Affordability. The high cost of diesel in rural Alaska results mainly from long transport distances (i.e., no local sources), and although the market for diesel is competitive the requisite barge service to rural communities is not. This problem is compounded by unpredictable and volatile markets, which is an energy security problem. Locally-sourced renewables help alleviate these problems and provide lower-cost energy once established. Because of the way electricity prices are regulated by the RCA, the regulated price of electricity generated by renewables may be higher for an initial startup period (1-3 years), although the long-term cost is lower.
Current state policy associated with PCE, given the way that utilities are regulated by the Regulatory Commission of Alaska (RCA), prevents utilities that invest in renewable power from receiving PCE subsidies for any return on their initial equity investment. Because renewable sources typically have much higher initial capital costs, but much lower operating costs that are eligible for PCE assistance, this amounts to a crippling disincentive for moving to renewable power. The argument that the short-term cost of renewables is higher than diesel is like saying buying a house is more costly than renting, even when your monthly mortgage payment would be lower than the rent. However, this current policy can be changed, without compromising the objectives of the PCE program.
In some communities, existing renewables do not adequately serve as backup energy sources. In Savoonga, a majority of the power generated by their two wind turbines is being used to offset the costs of the community’s power generators.
Additionally, businesses and service providers in PCE communities do not have access to PCE payments and consequently continue to suffer increasingly unaffordable energy until there is an investment made in truly affordable power generation.
Recommendation: Transition to renewable energy sources is the most robust energy strategy, especially for PCE communities, and needs to be prioritized. To help support this transition, PCE statutes should be revisited to allow for a fair rate of return on capital investments targeted at bringing renewable power generation infrastructure online, reducing the reliance on diesel fuels, and lowering the necessity for equalization subsidies in the longer term.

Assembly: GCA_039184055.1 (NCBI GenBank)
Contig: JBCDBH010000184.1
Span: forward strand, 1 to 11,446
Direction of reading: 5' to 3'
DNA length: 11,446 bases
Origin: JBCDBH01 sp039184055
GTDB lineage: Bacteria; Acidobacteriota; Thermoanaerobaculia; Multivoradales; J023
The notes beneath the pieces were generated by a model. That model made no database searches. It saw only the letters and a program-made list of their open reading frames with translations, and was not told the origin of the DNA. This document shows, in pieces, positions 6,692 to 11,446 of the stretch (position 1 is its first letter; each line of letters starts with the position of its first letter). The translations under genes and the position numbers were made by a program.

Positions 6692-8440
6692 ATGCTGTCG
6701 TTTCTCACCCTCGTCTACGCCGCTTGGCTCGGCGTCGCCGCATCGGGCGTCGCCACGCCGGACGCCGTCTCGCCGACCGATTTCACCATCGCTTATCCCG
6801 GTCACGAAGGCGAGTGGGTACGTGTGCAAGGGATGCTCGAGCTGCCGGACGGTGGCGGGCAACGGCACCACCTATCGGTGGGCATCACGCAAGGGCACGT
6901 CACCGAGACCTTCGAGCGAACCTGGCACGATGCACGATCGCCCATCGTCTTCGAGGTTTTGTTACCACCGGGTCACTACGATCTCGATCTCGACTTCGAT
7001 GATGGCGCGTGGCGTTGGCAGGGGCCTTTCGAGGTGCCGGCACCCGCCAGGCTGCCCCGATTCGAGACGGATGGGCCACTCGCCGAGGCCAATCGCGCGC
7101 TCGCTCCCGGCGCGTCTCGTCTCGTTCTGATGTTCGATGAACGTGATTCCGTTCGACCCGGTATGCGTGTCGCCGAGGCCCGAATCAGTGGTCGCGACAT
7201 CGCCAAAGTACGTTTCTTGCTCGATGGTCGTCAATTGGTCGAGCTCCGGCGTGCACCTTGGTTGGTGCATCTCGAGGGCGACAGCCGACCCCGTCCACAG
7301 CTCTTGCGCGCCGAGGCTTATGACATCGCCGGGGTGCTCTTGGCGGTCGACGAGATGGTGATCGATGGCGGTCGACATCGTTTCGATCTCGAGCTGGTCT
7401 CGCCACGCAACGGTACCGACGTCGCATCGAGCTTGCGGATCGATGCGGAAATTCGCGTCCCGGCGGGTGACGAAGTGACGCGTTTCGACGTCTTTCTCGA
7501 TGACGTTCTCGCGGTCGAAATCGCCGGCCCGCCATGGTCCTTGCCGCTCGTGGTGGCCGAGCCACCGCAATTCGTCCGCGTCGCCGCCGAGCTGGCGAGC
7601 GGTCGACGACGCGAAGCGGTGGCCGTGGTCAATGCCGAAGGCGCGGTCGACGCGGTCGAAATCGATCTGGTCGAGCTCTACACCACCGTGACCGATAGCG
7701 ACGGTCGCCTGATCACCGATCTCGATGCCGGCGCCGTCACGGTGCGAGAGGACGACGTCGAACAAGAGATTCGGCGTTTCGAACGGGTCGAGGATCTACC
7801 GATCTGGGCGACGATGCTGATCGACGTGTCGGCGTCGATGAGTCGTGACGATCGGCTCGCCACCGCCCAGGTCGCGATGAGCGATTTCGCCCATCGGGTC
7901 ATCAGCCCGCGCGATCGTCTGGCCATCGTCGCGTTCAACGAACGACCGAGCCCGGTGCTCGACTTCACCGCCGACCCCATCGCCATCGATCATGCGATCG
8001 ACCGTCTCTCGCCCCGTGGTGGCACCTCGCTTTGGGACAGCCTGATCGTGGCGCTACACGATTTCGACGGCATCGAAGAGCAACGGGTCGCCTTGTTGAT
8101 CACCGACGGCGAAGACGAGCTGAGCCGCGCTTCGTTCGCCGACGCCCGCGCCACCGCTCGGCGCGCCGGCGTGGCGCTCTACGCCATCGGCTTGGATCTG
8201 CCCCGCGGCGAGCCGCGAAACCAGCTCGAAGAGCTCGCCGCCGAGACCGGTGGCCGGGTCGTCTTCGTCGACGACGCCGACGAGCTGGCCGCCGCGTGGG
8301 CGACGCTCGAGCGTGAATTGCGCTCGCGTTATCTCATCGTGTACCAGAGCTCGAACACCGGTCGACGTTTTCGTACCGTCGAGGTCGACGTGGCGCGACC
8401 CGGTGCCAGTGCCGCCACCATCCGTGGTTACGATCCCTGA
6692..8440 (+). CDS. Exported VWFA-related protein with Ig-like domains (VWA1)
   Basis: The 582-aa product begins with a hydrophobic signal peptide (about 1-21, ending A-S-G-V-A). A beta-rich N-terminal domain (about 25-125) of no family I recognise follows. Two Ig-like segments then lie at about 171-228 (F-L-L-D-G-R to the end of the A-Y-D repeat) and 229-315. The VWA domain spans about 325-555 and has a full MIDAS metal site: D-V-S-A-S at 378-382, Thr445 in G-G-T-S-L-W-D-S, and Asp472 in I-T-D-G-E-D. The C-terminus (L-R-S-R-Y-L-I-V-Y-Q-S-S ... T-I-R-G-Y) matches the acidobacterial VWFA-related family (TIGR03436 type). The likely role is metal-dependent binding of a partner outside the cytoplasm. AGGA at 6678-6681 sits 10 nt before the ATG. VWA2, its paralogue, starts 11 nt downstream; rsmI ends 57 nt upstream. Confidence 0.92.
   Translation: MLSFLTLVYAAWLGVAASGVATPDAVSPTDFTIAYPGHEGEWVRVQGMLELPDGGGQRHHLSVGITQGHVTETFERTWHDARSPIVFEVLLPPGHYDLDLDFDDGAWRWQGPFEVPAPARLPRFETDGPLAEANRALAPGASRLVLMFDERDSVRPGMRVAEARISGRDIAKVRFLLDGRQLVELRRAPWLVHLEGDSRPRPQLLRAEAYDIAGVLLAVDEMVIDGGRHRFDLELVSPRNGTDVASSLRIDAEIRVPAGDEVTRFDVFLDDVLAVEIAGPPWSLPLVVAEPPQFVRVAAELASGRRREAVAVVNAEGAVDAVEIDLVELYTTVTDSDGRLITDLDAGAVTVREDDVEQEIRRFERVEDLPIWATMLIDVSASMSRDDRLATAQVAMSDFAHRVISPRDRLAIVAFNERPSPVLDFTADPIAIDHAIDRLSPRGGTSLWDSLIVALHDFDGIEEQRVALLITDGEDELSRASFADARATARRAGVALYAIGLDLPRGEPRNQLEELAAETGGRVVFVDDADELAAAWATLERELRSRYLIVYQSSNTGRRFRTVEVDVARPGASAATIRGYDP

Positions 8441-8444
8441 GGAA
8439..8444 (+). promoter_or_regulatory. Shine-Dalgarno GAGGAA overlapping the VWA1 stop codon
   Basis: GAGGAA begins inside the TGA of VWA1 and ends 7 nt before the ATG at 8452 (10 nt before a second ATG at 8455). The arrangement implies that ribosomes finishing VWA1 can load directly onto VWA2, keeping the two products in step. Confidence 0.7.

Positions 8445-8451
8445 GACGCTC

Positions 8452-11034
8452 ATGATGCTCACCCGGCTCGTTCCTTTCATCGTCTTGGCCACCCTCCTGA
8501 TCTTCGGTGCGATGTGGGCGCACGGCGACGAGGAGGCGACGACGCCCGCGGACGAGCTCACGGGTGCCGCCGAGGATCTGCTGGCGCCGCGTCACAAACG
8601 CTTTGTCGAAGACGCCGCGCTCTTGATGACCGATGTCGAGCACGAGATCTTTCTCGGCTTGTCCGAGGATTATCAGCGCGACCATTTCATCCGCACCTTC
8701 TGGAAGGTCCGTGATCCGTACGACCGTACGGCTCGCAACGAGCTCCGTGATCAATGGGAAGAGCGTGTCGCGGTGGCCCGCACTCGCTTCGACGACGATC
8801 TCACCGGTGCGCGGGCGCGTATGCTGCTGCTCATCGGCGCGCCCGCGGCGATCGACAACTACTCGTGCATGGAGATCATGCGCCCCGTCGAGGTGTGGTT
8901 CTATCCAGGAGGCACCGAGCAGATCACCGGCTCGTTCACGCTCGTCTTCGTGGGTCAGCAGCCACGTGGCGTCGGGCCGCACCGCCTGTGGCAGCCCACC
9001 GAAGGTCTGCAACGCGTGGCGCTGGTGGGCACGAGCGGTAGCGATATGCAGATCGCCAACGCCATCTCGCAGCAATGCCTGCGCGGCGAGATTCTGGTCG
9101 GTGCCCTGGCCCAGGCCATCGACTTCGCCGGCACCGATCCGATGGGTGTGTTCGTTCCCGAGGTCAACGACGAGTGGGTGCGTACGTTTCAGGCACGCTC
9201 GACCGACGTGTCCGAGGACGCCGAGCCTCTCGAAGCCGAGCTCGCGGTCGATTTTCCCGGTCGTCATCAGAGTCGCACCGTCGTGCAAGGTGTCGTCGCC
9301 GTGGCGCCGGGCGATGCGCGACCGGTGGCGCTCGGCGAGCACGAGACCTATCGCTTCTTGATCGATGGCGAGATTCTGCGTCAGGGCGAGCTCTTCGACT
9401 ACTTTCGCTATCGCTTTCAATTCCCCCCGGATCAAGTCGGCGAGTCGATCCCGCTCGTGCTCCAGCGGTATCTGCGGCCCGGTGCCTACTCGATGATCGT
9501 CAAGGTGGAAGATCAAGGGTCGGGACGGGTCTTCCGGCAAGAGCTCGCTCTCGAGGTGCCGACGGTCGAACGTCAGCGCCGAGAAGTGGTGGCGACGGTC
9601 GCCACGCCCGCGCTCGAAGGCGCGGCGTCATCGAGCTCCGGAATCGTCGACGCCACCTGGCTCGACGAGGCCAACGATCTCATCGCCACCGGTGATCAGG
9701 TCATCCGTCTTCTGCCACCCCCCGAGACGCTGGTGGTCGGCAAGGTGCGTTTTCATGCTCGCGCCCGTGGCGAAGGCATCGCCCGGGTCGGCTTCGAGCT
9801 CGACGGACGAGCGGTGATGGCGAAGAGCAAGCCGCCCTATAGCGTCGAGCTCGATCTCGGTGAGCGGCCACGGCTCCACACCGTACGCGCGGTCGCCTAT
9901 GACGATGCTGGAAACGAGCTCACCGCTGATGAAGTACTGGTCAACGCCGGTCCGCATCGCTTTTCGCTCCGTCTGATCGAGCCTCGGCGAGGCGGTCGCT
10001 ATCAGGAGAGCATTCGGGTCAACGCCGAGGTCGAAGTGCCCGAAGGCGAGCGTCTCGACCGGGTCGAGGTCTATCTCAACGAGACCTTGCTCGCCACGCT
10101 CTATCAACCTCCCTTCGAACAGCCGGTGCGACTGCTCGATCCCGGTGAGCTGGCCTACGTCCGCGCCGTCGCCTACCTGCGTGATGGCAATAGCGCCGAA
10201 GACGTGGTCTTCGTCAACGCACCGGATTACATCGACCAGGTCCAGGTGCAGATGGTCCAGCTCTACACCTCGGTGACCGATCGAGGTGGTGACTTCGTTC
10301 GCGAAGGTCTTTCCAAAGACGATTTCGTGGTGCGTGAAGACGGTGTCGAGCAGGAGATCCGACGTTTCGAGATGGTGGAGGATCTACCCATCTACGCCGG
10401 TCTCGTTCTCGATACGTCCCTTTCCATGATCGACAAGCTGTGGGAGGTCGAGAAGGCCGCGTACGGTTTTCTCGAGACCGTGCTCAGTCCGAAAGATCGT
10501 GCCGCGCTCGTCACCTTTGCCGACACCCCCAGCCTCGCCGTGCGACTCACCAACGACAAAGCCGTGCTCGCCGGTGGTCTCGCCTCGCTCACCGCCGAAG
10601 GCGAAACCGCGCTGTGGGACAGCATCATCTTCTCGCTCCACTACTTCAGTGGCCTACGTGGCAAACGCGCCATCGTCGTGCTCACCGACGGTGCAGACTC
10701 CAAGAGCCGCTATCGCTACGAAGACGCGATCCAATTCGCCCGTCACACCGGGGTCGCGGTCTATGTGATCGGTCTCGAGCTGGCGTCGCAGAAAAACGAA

Comment 3: Risks to community energy infrastructure are increasing, and will continue to increase without diversified alternative energy sources that provide redundancy, storage, and reliable backups.
Diminishing sea ice is increasing coastal erosion and the changing climate is raising precipitation levels – both snow and rain – in other areas of the state. Flooding, snowfall and freezing rain can directly impact transmission lines and cause power outages. Recently, for example, areas of the Fairbanks North Star Borough suffered extended power outages due to downed transmission lines.
The isolation of many northern Alaskan communities further increases their vulnerability to weather-related energy disruptions. Many of these communities do not have the resources (especially linemen) in-village to repair energy infrastructure following outages. Often, outages are caused by storms which then delays linemen and resources being flown in, thereby prolonging outages. Linemen for rural Alaskan communities do not live in the communities in which they work, instead traveling to dozens of villages when their services are needed. This prolongs outages and delays repairs. For example, earlier this year, a storm affected 20 homes, the preschool, and tribal offices in Savoonga. While Savoonga does have certified electricians, there are no linemen in the community. In this case, it took two days for the lineman to come in and for power to be restored.
In Savoonga, the last few years have seen high winds affecting the power plant with the community experiencing unscheduled power outages from strong winds and precipitation during the winter. Similarly, permafrost thaw in Savoonga causes energy setbacks by shifting transmission poles. Maintenance resources, however, are limited, meaning that once workers fix poles in one community, the poles have moved again before they are able to return.